Take your best shot: fishing photos made to last

Getting the little things right, such as bright clothes, proper focus and exposure and the right subjects with winning smiles, are sure keys to improving your fishing photos.

With the Memorial Day weekend behind and a full summer of fishing ahead, it’s probably time to pay a bit more attention to your photography.

That perfect moment only comes once and with the advances in digital point-and-shoot cameras, there are no reasons why every angler can’t be ready and able to take a memorable photo that ends up being displayed instead of being tossed.

The Internet offers an abundance of angling-centric photography lessons, whether you’re chasing blue-water marlin or simply going after catfish or hatchery trout in the local pond or river.

That said, there are a few tips that will make it easier for you to capture that special moment and hold on to it through the year.

The easiest part is that most of us don’t even need to carry a separate camera since we already carry a cell phone.

Many cell-phone cameras take better and higher-resolution images than most inexpensive digital cameras, and there are several free or inexpensive apps available that make it easy to edit the final picture.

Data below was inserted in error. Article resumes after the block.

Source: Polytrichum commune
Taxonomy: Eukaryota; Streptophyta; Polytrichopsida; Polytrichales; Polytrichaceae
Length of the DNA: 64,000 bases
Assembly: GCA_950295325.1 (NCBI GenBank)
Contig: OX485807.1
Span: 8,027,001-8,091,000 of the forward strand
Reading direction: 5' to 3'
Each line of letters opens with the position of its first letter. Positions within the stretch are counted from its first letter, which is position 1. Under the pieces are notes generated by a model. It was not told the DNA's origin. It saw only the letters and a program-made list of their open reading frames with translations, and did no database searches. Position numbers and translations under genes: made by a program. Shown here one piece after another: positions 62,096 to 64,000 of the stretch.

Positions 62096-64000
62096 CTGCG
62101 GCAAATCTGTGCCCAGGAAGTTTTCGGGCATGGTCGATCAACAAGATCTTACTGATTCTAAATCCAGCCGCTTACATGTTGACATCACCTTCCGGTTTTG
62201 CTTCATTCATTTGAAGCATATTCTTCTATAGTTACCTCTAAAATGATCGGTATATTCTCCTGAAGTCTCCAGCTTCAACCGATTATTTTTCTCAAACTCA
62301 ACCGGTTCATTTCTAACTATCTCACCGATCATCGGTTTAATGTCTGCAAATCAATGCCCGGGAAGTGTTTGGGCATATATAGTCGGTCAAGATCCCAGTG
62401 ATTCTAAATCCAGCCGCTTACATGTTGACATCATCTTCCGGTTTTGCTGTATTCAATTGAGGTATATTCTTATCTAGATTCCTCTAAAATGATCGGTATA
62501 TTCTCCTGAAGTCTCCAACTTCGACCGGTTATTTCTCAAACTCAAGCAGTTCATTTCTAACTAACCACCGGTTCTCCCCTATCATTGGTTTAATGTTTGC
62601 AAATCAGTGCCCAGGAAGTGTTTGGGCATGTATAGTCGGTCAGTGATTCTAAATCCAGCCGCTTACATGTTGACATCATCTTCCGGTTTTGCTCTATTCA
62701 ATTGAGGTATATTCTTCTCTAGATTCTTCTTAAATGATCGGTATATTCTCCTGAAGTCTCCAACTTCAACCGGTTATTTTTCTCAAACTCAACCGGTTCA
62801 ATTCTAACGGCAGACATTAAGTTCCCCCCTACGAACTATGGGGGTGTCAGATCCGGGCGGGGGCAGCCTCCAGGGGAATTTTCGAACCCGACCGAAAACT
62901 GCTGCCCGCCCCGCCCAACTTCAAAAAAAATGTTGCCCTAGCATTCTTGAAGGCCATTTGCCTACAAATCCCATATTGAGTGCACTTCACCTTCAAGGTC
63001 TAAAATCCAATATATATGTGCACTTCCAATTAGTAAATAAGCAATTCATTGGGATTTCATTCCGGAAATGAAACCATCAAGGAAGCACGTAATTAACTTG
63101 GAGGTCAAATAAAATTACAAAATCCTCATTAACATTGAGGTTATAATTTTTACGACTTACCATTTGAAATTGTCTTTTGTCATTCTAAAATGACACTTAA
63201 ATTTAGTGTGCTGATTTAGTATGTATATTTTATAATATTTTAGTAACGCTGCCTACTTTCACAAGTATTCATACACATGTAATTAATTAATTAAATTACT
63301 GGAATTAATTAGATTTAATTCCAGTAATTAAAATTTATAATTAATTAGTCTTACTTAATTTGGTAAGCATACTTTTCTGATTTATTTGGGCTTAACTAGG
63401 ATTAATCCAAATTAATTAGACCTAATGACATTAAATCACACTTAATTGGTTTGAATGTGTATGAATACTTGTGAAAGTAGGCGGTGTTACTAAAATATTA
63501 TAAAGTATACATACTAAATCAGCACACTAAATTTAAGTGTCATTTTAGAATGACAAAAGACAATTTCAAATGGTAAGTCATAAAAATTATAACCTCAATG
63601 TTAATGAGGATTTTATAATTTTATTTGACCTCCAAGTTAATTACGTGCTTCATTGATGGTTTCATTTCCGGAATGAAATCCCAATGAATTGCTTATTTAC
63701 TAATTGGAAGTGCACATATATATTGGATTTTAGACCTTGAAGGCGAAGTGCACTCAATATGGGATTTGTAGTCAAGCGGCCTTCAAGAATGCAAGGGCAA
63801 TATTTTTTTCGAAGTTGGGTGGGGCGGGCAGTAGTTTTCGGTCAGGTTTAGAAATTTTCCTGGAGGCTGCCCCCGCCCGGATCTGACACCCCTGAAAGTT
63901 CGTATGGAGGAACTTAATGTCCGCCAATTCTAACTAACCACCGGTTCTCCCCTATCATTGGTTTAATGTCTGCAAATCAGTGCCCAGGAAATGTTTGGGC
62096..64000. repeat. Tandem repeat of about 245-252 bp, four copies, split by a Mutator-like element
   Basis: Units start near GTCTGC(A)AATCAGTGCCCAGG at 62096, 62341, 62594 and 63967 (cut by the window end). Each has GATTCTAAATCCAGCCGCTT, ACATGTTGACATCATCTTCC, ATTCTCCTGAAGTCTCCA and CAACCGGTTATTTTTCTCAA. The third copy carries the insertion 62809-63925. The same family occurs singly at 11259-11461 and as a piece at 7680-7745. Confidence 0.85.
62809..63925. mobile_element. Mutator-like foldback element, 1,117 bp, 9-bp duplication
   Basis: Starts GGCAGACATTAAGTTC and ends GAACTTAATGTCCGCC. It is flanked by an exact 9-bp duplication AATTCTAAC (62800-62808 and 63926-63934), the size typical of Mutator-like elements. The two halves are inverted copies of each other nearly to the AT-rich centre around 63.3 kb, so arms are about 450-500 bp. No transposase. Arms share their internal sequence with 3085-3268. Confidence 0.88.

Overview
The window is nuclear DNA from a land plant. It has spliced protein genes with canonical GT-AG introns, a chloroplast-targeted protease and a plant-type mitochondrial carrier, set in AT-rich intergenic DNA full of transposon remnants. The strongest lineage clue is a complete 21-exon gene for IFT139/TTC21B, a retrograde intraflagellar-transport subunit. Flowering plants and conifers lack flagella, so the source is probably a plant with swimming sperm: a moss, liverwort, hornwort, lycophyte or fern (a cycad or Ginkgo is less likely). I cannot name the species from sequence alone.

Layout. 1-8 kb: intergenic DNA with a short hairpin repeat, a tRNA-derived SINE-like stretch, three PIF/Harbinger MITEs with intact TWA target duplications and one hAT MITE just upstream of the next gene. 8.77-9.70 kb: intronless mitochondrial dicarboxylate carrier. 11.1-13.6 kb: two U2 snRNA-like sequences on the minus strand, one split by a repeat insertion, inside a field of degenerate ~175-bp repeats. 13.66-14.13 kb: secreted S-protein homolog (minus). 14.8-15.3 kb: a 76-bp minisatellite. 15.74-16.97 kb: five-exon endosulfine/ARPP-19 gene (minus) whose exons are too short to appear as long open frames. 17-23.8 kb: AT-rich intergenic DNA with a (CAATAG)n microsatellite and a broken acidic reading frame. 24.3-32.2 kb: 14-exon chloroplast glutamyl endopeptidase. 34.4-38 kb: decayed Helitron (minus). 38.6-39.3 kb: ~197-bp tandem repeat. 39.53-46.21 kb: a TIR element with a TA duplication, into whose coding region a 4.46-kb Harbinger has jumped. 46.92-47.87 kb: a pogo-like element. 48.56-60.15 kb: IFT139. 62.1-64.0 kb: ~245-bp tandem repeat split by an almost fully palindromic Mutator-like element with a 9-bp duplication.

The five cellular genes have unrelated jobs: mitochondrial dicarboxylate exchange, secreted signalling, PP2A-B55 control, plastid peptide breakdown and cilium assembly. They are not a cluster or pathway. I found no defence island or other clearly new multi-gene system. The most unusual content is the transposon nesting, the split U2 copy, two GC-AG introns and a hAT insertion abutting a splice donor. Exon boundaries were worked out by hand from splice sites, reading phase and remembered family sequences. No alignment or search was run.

Plus, a cell phone is a lot easier to travel or pack when your camera fits in your shirt pocket.

You probably won’t make professional quality images with a phone camera but just having it handy meets the No. 1 criteria, which is making sure your camera is there when you need it.

Learn how the camera functions before you need it. Does it have zoom or wide-angle capabilities and how about a fill flash for those too-often back-lit situations?

And where does the camera focus? Most cameras allow you to point it at the subject, hold the button half way down and then move the camera to compose the shot you want.

A drawback to auto-focus is it’s too easy to overlook distractions (a branch, fishing rod, dog’s tail, anything that freezes the camera’s eye) between you and the subject.

Nothing like having a great shot spoiled when the focus is a foot off.

Many cameras can show a “Rule of Thirds” grid in the viewfinder, helping you compose and balance your photos.

Taking every shot with the subject dead center not only is boring but loses the sense of creativity found in great photography.

A few more hints:

■ Learn the different functions (low-light, indoor, close-up, etc.) on your camera and make sure it’s working before you leave home;

■ Keep it close and accessible, that once-in-a-trip shot may turn up at any time;

■ Use the macro function for eye-catching close-ups of fish fins and eyes and for those tiny flies;

■ Take lots of photos, more than you think you’ll ever need. The ones you don’t like can easily be erased;

■ Slow down and take the time to look around because the best photo may not be in front of you;

■ And be easy on the fish. If you lift it (well-supported) from the water, take a breath and hold it. When you need to breathe again, so does the fish.


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